Thursday, February 3, 2011
Pfizer Abandons Antibiotic Research!
Image via CrunchBase
While traveling this week I received a surprising and frightening email from a colleague at Pfizer. He said that Pfizer had just announced that they were moving their antibacterial research and development from Groton, CT in the US to China. They move cardiovascular research to Massachusetts, but antibiotics go to China. Their facility in Sandwich, UK, the origin of Viagra and, if I’m not mistaken, Diflucan, will be closed. This was announced as part of an almost 25% cut in research and development overall within Pfizer. I was able to confirm all of this through various stories in the press.
Pfizer is facing a $15 billion dollar cliff with the patent expiry of Lipitor, their blockbuster statin drug. Global sales were down to $11 billion in 2010 but were expected to be as low as $4 billion in 2012. They have little from the Pfizer legacy to replace this gaping hole in their revenue, although they do have a number of products from the Wyeth legacy that should help. Nevertheless, to keep growing a $66 billion dollar behemoth – cost cutting is the rule of the day. All of these companies are gong to be much smaller in the next decade and some will no longer exist.
Pfizer has been saying publicly for several years that antibiotics was not one of their so-called areas of focus. So while I am disappointed and depressed by the news from Pfizer, I’m not surprised. According to Chemical and Engineering News,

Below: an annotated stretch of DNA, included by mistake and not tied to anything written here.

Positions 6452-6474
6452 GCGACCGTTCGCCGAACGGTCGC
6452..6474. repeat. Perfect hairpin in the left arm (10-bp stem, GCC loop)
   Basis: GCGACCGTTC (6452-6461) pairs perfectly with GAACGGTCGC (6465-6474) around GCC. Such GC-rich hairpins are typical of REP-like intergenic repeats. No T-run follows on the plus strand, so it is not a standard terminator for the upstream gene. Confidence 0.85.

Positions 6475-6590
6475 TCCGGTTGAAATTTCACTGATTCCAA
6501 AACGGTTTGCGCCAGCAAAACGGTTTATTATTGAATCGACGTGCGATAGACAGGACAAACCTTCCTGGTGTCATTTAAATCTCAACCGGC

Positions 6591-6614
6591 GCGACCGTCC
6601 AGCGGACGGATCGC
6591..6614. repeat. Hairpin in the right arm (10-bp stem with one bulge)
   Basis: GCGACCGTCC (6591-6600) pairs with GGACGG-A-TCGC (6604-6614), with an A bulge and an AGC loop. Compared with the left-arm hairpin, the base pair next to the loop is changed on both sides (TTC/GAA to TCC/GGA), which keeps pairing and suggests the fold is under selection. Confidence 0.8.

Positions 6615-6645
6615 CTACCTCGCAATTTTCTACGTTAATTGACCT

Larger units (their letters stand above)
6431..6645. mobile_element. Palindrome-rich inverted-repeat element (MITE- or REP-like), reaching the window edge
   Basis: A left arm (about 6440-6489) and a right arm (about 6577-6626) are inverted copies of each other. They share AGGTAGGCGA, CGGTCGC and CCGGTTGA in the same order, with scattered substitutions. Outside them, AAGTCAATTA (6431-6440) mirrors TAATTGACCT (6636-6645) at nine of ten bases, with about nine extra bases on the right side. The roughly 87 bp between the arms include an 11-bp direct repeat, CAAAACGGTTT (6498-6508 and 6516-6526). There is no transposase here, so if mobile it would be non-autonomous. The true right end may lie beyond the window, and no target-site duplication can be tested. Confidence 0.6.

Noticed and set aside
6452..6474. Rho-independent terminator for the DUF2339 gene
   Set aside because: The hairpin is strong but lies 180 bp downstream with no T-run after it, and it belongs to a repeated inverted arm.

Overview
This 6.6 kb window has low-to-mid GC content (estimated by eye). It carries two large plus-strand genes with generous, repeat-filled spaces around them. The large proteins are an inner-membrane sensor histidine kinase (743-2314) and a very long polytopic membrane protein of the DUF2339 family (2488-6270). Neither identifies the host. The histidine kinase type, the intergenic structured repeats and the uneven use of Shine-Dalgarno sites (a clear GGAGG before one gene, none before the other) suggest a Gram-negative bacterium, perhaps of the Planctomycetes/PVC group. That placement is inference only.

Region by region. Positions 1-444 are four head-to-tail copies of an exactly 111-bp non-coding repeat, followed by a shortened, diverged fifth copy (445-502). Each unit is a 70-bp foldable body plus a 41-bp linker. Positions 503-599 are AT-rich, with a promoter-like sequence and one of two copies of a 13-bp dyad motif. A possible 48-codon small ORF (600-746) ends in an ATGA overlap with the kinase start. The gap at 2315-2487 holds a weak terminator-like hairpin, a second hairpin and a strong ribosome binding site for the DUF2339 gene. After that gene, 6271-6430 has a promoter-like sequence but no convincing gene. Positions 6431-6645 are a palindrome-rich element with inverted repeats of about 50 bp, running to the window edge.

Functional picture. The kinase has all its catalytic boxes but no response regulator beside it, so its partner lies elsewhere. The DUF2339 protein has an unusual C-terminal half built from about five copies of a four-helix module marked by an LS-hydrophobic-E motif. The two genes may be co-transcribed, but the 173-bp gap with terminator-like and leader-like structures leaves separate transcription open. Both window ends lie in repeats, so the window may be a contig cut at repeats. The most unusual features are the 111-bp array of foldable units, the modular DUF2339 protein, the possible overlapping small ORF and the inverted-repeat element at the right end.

Pfizer will focus research on several core areas: neuroscience, cardiovascular health, metabolic and endocrine diseases, inflammation and immunology, oncology, and vaccines. The company is creating specialized units in pain and sensory disorders, biosimilars, and Asia R&D.
The firm is exiting research in allergy and respiratory medicine, located in Sandwich; internal medicine, which includes some research in lung, kidney, and urinary diseases, also located in Sandwich; oligonucleotides and tissue repair, in Cambridge, Mass.; and antibacterials, in Groton. The company is also abandoning regenerative medicine research in Cambridge, Mass., but will fold similar R&D conducted in Cambridge, U.K., into a new pain and sensory disorder research unit.
The claim that they are only moving their antibiotics R&D to China is an interesting one. While it might be true, it is hard to imagine how that will succeed given the difficulty we are all having in discovering new antibiotics under the best of circumstances. China, still, is not the best of circumstances. It does, however, position them well for intrusions into the pharmemerging markets as noted in a previous blog.
Of course, IF there were a feasible way to develop antibiotics in the US, we could all get righteously indignant and say that the profit motive is preventing us from having new antibiotics. Giving big PhRMA the benefit of the doubt, I think the truth is that the impossibility of developing antibiotics in the US as a result of the FDA’s current stance is playing at least some role in recent decisions by companies like Pfizer and J&J.
It is important to understand that once a company abandons antibacterial research, they lose their internal expertise in the area. This makes it difficult if not impossible for the company to evaluate opportunities in this space from external (i.e. biotech) sources. Therefore, it further erodes opportunities for biotech. This then leads to a ripple effect where no one can work on antibiotics because of a lack of partners with big pockets to support the late stage research required to get the products registered.
I have been warning everyone that this would come. I think we can expect more of the same. When will we act?